Into the breach! 2020

27 06 2019

ETA: It’s unto the breach! UNTO! Goddammit.

Yeah, I’ve pretty much landed on that for the theme. Works.

Anyway, I’ve said I’m not going to say much about the primaries and. . .  I’m not. I like Warren for her plans and Harris for her knife skills; I think Julián Castro would make a fine veep, and while I’m sorry she’s not doing better, I appreciate Gillibrand pounding away on women’s issues.

Regardless, and as ever, I’ll vote for the nominee.

Anyway, the real reason I’m bringing up the primaries is because the last two nights I followed the debates on twitter and oh, is that an exercise in meta-analysis: what one person adores another abhors.

Same as it ever was, I’d guess, but it’s a lesson I keep forgetting.

I mean, this isn’t about Dems vs GOPpers, or even lefties vs liberals vs moderates—the ideological disputes I get—but about tone and style and emphasis, about one person saying about a slip-up, Eh, it happens and another OMFG! Doomed!

Again, t’ain’t nothin’ new about that, but I can’t help but notice it every time.

Anyway, this is why I’m confining myself at this point to meta- than actual analysis: I get as caught up in this tonal shit as anyone, and thus don’t trust that I’m in any position to say Ooo, this’ll play well or Sadly, no.

That’ll be less of an issue during the general election campaign, because at that point it’s less about impressing those willing to give you a look-see and more about straight beating the shit out of the other guy.

But in the meantime? Meta.





And Sir Sun stands up

20 06 2019

Fucking summer.

It’s been a cool June so far in NYC, but you know that by July the weather will be filthy and by August, murderous.

So, in “honor” of the worst of the four seasons, some sun and summer songs.

From back in me college days:

This got a lot of play when I was living in the apartment on Breese Terrace (right across from Camp Randall stadium). I don’t know that I yet hated summer—I was probably still operating under the delusion of fellow northerners that one should be glad that summer’s here, as it least it’s not winter—but regardless, I liked this one. Still do.

This one’s a throwback to the seventies:

I didn’t have this album—this came out before my album-buying days—but my older sister had a copy of Captain Fantastic and the Brown Dirt Cowboy that I listened to, up in our shared bedroom, so I tend to associate all songs of this era with the seventies, even if I didn’t actually listen to them back then.

As to that first album I bought? Foreigner, Double Vision. I was mad for Foreigner, and at twelve or thirteen, when I started really paying attention to music, this. . . this is what I wanted.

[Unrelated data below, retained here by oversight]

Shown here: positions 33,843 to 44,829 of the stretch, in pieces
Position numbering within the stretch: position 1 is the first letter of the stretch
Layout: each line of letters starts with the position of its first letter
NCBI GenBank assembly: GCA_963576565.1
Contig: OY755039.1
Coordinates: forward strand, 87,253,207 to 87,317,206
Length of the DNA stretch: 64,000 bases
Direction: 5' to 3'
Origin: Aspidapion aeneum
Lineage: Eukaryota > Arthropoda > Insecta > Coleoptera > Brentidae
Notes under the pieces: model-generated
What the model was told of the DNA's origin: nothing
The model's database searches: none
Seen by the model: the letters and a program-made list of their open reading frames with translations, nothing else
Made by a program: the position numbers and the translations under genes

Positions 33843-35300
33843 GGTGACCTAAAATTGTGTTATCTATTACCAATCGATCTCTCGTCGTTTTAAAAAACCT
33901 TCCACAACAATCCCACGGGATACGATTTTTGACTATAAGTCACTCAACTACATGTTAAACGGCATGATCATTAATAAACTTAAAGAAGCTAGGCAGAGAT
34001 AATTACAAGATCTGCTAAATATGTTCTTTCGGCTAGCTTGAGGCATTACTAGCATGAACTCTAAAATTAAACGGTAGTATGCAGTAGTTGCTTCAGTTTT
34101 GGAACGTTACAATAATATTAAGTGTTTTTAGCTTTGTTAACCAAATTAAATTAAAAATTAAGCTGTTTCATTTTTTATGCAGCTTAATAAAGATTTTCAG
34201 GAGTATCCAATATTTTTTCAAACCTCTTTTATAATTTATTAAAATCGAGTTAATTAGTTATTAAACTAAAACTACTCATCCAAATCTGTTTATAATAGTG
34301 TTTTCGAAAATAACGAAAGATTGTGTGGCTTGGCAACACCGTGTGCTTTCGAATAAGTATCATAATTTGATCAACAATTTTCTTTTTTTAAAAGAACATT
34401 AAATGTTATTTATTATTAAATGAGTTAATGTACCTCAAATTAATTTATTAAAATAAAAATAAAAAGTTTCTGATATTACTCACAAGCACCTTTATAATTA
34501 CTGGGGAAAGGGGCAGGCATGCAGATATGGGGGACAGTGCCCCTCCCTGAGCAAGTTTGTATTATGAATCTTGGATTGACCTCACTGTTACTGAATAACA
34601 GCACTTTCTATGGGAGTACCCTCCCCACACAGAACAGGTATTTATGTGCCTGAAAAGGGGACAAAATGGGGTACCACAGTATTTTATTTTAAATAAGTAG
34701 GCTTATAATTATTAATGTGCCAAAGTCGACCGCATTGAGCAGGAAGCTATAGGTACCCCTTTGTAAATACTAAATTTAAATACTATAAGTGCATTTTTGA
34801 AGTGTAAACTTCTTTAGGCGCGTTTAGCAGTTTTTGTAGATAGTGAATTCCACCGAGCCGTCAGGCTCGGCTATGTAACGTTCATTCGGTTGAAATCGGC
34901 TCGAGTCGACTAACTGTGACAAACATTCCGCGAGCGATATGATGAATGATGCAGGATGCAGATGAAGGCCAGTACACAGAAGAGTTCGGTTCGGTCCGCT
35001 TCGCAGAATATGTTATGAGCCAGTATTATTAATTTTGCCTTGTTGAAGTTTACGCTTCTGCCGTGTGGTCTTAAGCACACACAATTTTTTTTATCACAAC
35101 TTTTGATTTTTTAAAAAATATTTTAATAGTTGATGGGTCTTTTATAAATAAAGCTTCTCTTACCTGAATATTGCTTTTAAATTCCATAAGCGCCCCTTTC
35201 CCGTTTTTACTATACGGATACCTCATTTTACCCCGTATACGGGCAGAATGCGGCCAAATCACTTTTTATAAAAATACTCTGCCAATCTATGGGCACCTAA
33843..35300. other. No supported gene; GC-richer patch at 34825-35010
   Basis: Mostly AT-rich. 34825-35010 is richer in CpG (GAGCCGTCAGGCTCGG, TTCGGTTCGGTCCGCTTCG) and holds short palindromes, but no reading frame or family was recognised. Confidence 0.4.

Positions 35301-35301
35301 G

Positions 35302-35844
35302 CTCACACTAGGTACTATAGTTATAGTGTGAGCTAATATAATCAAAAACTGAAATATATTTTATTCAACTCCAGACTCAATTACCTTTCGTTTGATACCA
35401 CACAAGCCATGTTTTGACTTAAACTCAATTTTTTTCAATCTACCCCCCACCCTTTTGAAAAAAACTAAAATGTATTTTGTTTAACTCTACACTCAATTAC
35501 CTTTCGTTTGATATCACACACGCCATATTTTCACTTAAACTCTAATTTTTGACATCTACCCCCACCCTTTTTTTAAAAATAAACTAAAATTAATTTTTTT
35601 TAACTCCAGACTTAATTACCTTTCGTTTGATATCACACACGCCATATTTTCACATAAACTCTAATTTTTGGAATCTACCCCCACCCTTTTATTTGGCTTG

I still listen to old Elton John. Foreigner? Not so much.

I fuckin’ love this song, still:

In fact, I hopped out of my chair and lip-synced to this as it played on my tinny computer speakers.

This would make a great song for a chorus, don’t you think? So many ways to take this.

Man, I fuckin’ loved all of early U2, and while I don’t hate them now, at some point getting their new music was no longer necessary. But this song reminds me of when it was.

This is kind of a trash song, but I do love me some Be Good Tanyas:

A friend of mine who, well, kinda of worked music festivals (as in, he had a job that mostly had nothing to do with music but sometimes did), once booked the Be Good Tanyas. They fought like hell offstage, he told me.

But the show was fine.

This one was included on a mixtape sent to me in grad school by my friend L:

I don’t know this artist well, or, really, at all, but apparently Eddie Vedder later covered the song.

Anyway, I listened to this song on my walkman on the number 2 bus taking me down Franklin, heading toward and away home.

And, of course, this is the song that’s counts as hopeful for mopes like me:

God, what a great song.

The Police was one of those bands I was introduced to by MTV. I don’t know what anyone thinks about MTV these days, but back in the ’80s they played all kinds of shit I couldn’t get on the radio.

Falls is between Green Bay and Milwaukee, so I’d listen to stations out of there (mostly Milwaukee, honestly, 93.9 (?) WQXR! and a station at 97-point-something), the relevant ones of which were either Top-40 (which I, a cool teenager, disdained) and hard rock. I was into the latter in my early teens, but once I heard post-punk and New Wave, it was all over.